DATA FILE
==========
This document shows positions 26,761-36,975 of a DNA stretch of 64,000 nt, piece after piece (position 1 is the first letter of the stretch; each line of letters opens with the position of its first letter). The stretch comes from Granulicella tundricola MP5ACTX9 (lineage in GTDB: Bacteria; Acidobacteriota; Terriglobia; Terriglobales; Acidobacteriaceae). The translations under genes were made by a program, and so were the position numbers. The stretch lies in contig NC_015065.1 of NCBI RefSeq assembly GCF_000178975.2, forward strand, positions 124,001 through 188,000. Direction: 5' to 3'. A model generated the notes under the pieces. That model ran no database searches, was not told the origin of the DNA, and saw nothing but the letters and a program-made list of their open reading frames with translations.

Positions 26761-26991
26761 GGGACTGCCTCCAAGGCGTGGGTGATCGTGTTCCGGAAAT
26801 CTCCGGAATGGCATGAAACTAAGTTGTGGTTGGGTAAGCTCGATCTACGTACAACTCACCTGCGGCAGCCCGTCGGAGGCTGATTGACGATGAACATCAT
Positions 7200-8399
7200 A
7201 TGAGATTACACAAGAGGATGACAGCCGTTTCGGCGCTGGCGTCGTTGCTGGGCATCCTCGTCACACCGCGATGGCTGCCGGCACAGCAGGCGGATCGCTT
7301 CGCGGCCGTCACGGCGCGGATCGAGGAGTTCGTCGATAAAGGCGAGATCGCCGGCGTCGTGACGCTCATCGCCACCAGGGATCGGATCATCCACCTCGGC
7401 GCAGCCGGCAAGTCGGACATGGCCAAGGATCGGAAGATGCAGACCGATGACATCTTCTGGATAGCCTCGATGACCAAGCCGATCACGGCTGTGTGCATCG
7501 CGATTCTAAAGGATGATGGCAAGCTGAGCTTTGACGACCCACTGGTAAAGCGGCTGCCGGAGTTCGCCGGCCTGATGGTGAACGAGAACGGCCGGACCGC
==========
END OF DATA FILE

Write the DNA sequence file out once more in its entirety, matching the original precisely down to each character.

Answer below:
This document shows positions 26,761-36,975 of a DNA stretch of 64,000 nt, piece after piece (position 1 is the first letter of the stretch; each line of letters opens with the position of its first letter). The stretch comes from Granulicella tundricola MP5ACTX9 (lineage in GTDB: Bacteria; Acidobacteriota; Terriglobia; Terriglobales; Acidobacteriaceae). The translations under genes were made by a program, and so were the position numbers. The stretch lies in contig NC_015065.1 of NCBI RefSeq assembly GCF_000178975.2, forward strand, positions 124,001 through 188,000. Direction: 5' to 3'. A model generated the notes under the pieces. That model ran no database searches, was not told the origin of the DNA, and saw nothing but the letters and a program-made list of their open reading frames with translations.

Positions 26761-26991
26761 GGGACTGCCTCCAAGGCGTGGGTGATCGTGTTCCGGAAAT
26801 CTCCGGAATGGCATGAAACTAAGTTGTGGTTGGGTAAGCTCGATCTACGTACAACTCACCTGCGGCAGCCCGTCGGAGGCTGATTGACGATGAACATCAT
Positions 7200-8399
7200 A
7201 TGAGATTACACAAGAGGATGACAGCCGTTTCGGCGCTGGCGTCGTTGCTGGGCATCCTCGTCACACCGCGATGGCTGCCGGCACAGCAGGCGGATCGCTT
7301 CGCGGCCGTCACGGCGCGGATCGAGGAGTTCGTCGATAAAGGCGAGATCGCCGGCGTCGTGACGCTCATCGCCACCAGGGATCGGATCATCCACCTCGGC
7401 GCAGCCGGCAAGTCGGACATGGCCAAGGATCGGAAGATGCAGACCGATGACATCTTCTGGATAGCCTCGATGACCAAGCCGATCACGGCTGTGTGCATCG
7501 CGATTCTAAAGGATGATGGCAAGCTGAGCTTTGACGACCCACTGGTAAAGCGGCTGCCGGAGTTCGCCGGCCTGATGGTGAACGAGAACGGCCGGACCGC